A shaman’s journey to understand the Earth element is the voyage to comprehend the connection with animal guides, plant guides, and humanity’s collective unconscious. It is these symbols of the collective subconscious, hard-wired into DNA and cellular memory, that provide the shaman with the vocabulary of Jungian archetypes. Cross-culturally, humans communicate with a common set of symbols passed down from our genetic past. These symbols, or archetypes, include the maiden, the wizard, the Nature spirit (such as the Pan or Trickster), the hero and heroine, the crone, the baby, and the tree.

The Earth element provides this shamanic language for use in dreams, metaphysics, and healing. The Earth element is the connection to more than one million years of evolution, the collective subconscious, archetypes, and the realm of nature spirits. After a shaman connects to the wisdom of the Earth element and the collective past, the shaman must develop an understanding of the Water element.

WATER
Water is the universal fuel of existence; life cannot function without water. To a shaman, the Water element symbolizes growth by feeding all life forms on the planet. The basis of the shamanic journey is empathic healing. By showing tears of compassion for all living beings, a shaman expands planetary health. All living beings want to be nurtured and nourished. From Redwood trees, to algae, to killer whales, to frogs, all living things desire compassion. By promoting all forms of life and having compassion for all living creatures, a shaman heals the planet. Tears of compassion and love provide growth to the tree of humanity. And as more rings and generations are added, the human tree becomes stronger.

AIR

The final element of the shamanic journey is Air. The Air provides the shaman with a connection to Upper Realms, deities, and gods. By using their psychic abilities, a shaman can transcend the limits of her or his body to communicate directly with the gods and bring forth messages for humanity. Shamans describe journeys to the Upper Realm as a Revelation of supernatural knowledge and insight. The Upper Realms are places of air, flight, and greater perspective. The earliest cave paintings of thirty thousand years ago in France and Spain show shamans flying amongst the stars. The Air element represents a place to gain greater understanding and communicate with the creator deities.

The greatest shamans of the last two thousand years ascended into the Air element after their teaching missions were complete. Jesus, Mohammed, and Padmashambhava all descended into the clouds once they finished their earthly journey. For the shaman, the Air element is the connection to land of Spirit and the Upper Realms from which gods and deities communicate their most important messages for humanity. It is into the Air element, that the most powerful shamans ascend once their missions are complete.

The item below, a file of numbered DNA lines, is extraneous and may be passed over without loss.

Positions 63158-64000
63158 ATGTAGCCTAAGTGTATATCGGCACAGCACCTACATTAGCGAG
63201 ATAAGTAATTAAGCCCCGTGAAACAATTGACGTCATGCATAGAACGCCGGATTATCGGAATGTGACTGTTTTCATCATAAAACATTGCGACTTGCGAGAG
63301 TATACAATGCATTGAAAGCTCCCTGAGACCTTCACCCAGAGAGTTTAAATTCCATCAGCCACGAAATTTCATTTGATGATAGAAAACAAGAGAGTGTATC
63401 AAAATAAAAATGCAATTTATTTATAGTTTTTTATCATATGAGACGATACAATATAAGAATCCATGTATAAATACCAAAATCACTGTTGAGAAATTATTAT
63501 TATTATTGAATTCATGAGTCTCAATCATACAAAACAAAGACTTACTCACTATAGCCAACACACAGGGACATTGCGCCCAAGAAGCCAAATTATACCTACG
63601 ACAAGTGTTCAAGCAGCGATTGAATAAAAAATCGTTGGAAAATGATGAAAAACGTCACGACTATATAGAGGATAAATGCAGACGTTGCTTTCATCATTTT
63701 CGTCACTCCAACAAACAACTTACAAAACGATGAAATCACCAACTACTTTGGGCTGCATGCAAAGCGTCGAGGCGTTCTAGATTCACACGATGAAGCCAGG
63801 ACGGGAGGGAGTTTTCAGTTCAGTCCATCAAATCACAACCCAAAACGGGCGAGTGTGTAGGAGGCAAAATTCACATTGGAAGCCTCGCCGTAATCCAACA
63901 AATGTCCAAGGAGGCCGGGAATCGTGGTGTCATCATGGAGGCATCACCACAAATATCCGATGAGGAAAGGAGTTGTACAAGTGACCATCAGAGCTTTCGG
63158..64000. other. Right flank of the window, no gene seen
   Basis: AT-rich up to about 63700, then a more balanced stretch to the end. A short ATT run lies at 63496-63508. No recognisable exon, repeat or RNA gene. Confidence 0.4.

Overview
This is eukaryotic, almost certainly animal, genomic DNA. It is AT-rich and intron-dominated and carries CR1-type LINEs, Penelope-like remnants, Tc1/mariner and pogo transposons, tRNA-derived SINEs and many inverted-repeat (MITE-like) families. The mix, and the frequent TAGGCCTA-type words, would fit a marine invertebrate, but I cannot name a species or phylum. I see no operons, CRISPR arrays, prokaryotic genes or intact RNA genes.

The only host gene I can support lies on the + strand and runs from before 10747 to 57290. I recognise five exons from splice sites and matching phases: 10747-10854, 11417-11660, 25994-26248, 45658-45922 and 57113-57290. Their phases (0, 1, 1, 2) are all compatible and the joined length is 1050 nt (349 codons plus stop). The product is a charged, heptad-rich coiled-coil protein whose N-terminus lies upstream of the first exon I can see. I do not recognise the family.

The journey of the shaman is the symbolic journey of creation, the metaphor for the evolution of the human machine. The journey first begins with the destruction of the self and ego through the ritual initiation of the Fire Element. The next step on the shaman’s journey is the voyage to understand the Earth element. By developing a connection with all living things, a shaman can understand that all life on Earth is linked together. By exposure to the symbols of the collective past, and the Jungian archetypes of the collective subconscious, a shaman develops and perfects her or his psychic abilities with the help of the Earth.

The shaman then journeys to the land of the Water element to learn compassion. By shedding tears of love and compassion for all living beings, the shaman begins to use her healing abilities to heal the planet. The final journey of the shaman is the voyage the land of the Air Element. Amongst the clouds, skies, and further into the cosmos, a shaman journeys to develop a relationship with deities. After the final realization and a complete mastery of all the elements in the universe – Fire, Earth, Water, and Air, a shaman will journey into the cosmos to permanently reside in the Upper Realms and live amongst the gods.

Omar W.  RosalesOmar W. Rosales
Omar W. Rosales (Vancouver) is a world traveler who writes extensively on the topic of archaeology, culture, and spiritual matters. He holds degrees in anthropology, economics, and law....  Read more